Simon Terry

Home » Future of Work » The Digital Workplace & The Platinum Rule

The Digital Workplace & The Platinum Rule

We know the golden rule – ‘treat others as you want to be treated.’  However, as we have better come to understand the diversity of people we have also come to realise there is a better standard.  The platinum rule is ‘treat others as they want to be treated’. The platinum rule should be at the heart of any digital workplace plans. After all, the digital workplace should not meet your needs, it should meet all needs. 

Diverse Needs


I’m not a huge fan of the GIF.  I generally prefer to express something myself because ironic or cultural references can easily go astray. Also easy to use distracting shorthand can often get in the way of effective communication, especially in work contexts. However, I understand that the use of GIFs presents an opportunity for pop culture references, humour, irony, emotional and shorthand exchange. All these help build connection and deepen a sense of shared community. 

I don’t need GIFs to be embedded in every social media platform, but I can understand why they are there. When I hear examples of organizations using GIFs for employee communication and learning, I know that intrapreneurs and Change Agents are leveraging differences to creative ends.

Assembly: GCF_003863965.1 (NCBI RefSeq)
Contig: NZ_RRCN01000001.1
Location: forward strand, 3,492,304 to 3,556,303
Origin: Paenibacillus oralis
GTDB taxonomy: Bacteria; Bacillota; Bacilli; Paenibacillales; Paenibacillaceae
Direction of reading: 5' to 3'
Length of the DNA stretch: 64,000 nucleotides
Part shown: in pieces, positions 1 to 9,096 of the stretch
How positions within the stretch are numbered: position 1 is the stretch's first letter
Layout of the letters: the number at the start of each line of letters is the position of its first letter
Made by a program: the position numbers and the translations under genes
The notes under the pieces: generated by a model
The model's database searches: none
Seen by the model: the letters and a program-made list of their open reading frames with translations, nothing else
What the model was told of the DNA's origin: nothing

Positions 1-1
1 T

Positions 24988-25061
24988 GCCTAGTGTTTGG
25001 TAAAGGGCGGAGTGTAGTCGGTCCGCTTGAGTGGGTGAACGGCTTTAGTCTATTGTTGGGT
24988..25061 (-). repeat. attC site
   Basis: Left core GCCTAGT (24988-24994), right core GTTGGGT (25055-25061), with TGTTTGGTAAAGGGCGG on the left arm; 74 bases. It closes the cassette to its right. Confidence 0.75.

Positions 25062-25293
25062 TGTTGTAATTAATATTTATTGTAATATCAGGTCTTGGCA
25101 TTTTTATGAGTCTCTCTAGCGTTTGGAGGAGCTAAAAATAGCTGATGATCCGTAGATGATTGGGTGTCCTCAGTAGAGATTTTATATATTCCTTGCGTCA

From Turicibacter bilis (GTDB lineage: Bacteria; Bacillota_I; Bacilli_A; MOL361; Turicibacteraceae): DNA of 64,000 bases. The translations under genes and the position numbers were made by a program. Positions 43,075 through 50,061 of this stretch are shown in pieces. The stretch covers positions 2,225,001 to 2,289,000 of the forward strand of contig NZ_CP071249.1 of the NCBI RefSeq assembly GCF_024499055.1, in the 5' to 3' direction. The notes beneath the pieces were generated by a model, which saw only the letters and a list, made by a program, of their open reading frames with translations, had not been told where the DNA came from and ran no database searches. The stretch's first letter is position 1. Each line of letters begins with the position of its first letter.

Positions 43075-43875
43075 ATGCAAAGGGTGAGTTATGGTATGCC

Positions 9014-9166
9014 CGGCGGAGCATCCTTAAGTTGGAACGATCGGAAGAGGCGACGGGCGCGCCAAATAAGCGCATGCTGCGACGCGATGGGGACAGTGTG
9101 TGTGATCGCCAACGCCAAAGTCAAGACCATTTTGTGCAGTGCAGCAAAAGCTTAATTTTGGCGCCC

Building a digital workplace platform for my needs alone would be a mistake. Too many digital workplace strategies are targeted at one user, often a proxy for the manager’s preferences hidden behind a series of employee personas. They fail to account for the diversity of experience, capability, preferences and working style of a real and ever changing base of employees and partners. 

A Platform for All

The platinum rule is important in the design of your digital workplace because it can take you to valuable places far beyond the comfort zone of you, your managers and even your employees. 

One of the key challenges of any digital workplace is ‘you don’t know what you don’t know’. Donald Rumsfeld’s ‘unknown unknowns’ are surprisingly common when introducing new technologies into work patterns & processes. Lock too much down to the needs of one user or a few users and you will miss the ability to adapt and experiment as proficiency and understanding goes. In many cases, employees cannot tell you what they want or will do when they start. Like me when first confronted by a GIF, they go ‘why would I use that?’  


Experimentation and discovery is critical to any digital workplace because it is a way to surface what employees need and support those needs as they evolve. That’s how you remain able to fulfil the platinum rule. Except your job is not to decide for employees what they can and can’t do. You do your job by enabling employees to discover and meet their own changing needs. 


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